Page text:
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Groves: I'll beat insecure Froch

ESPN staff
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George Groves: Froch is a terrible trash talker


George Groves believes he is already winning the battle of minds ahead of his upcoming all-British world title fight with Carl Froch, indicating 'The Cobra' suffers from "vulnerability".

Groves and Froch go toe-to-toe at the Manchester Arena on November 23 with the Nottingham fighter's WBA and IBF super-middleweight belts up for grabs.

Despite the build-up to the fight becoming increasingly tense, Groves is adamant he has been nothing but honest when facing Froch - something he believes has rattled the champion.

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"I've never not liked anyone in boxing to be honest," Groves told Buncey's Boxing Podcast. "I try to get emotionally detached from them because you don't particularly want to like someone if you've got to share a ring with them and you don't want to hate someone if you share a ring with someone either.

"It's just business. You get there, if you can say a few things that either wind the guy up or put him off his game plan or whatever else then so be it.

"This time round I've gone in every time I've been in the same vicinity of Carl Froch. I've told him the truth, the fact that first of all, I showed up and I looked like I thought I was going to win, which I do.

"That seemed to alienate him no end. Later on he said that I haven't spoken about him in a positive light enough, that I haven't talked about his achievements enough.

"All of which I found very strange, that he seeks reassurance and a sort of a 'pat on the back' from a guy he's fighting, which is really sort of strange to me. Later on I told him a few things, I'm picking up on his insecurities, I'm picking up on his vulnerabilities. That's a bad thing for him because if that is the case he's going to pay the dividends for it on fight night."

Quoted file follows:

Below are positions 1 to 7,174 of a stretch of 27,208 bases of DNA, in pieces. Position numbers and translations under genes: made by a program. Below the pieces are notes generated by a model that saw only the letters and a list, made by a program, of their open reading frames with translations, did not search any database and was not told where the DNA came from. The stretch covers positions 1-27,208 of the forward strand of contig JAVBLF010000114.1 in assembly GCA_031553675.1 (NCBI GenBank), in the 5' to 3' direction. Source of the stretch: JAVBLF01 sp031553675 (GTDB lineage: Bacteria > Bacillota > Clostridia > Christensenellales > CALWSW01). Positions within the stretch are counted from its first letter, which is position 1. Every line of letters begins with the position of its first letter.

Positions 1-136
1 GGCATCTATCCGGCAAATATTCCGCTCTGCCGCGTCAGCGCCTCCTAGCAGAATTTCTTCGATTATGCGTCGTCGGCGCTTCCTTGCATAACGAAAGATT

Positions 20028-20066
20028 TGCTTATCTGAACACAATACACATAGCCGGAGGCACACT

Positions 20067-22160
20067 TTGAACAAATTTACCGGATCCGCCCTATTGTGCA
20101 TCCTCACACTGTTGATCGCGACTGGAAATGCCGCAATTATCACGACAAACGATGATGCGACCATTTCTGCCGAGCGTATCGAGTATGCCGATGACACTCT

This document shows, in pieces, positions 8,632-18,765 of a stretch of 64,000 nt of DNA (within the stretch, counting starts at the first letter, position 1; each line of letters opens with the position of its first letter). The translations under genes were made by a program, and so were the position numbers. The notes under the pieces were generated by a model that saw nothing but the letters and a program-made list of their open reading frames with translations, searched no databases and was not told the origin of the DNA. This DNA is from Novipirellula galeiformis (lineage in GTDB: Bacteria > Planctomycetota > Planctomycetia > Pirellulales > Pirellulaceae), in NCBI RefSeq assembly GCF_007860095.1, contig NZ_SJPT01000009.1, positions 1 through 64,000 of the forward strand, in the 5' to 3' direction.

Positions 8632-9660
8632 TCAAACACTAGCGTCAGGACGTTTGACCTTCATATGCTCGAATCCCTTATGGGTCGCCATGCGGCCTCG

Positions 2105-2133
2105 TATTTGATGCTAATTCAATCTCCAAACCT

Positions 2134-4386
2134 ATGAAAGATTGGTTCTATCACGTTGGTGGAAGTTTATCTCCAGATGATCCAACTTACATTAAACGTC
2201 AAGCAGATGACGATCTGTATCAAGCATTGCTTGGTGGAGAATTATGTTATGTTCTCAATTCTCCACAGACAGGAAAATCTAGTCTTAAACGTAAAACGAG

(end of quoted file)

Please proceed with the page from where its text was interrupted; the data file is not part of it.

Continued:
The pair has endured a testing relationship since Groves decided to spar with Mikkel Kessler before the Dane's rematch with Froch last May.

It was a decision that did not sit lightly with the Nottingham fighter - he deemed it to be 'un-patriotic' - but Groves is adamant there was no tactical motive behind it.

"I think they [Froch's camp] anticipated that I'd fight Froch down the line and I was boxing on the undercard as well," Groves said. "As I say, because he's got this vulnerability he's always talking about seeking respect - and respect is given if it's deserved.

"But you shouldn't have a need for people to talk you up and put you at the front of the queue. He wanted to paint me in a bad light ahead of that fight, calling me un-patriotic and there are people out there who will not understand the situation and think 'yeah, he's being un-patriotic' and try to turn people against me.

"Since then he keeps banging on about respect but I don't know what respect fighters usually show each other that I'm not showing Carl Froch. The fact that I say I can beat him seems to be the biggest disrespect he can come up with.

"And apart from that I don't really know how he can justify the claims he makes. They'll make a big song and dance about me sparring with Mikkel Kessler, but the case of the matter is I had a fight coming up and I needed some good sparring.

"Carl Froch didn't offer me any so I got offers from Mikkel Kessler and I took it up. There was no agenda there as you can tell through Carl Froch winning I've ended up in a bigger fight so why would I want Carl beat?"

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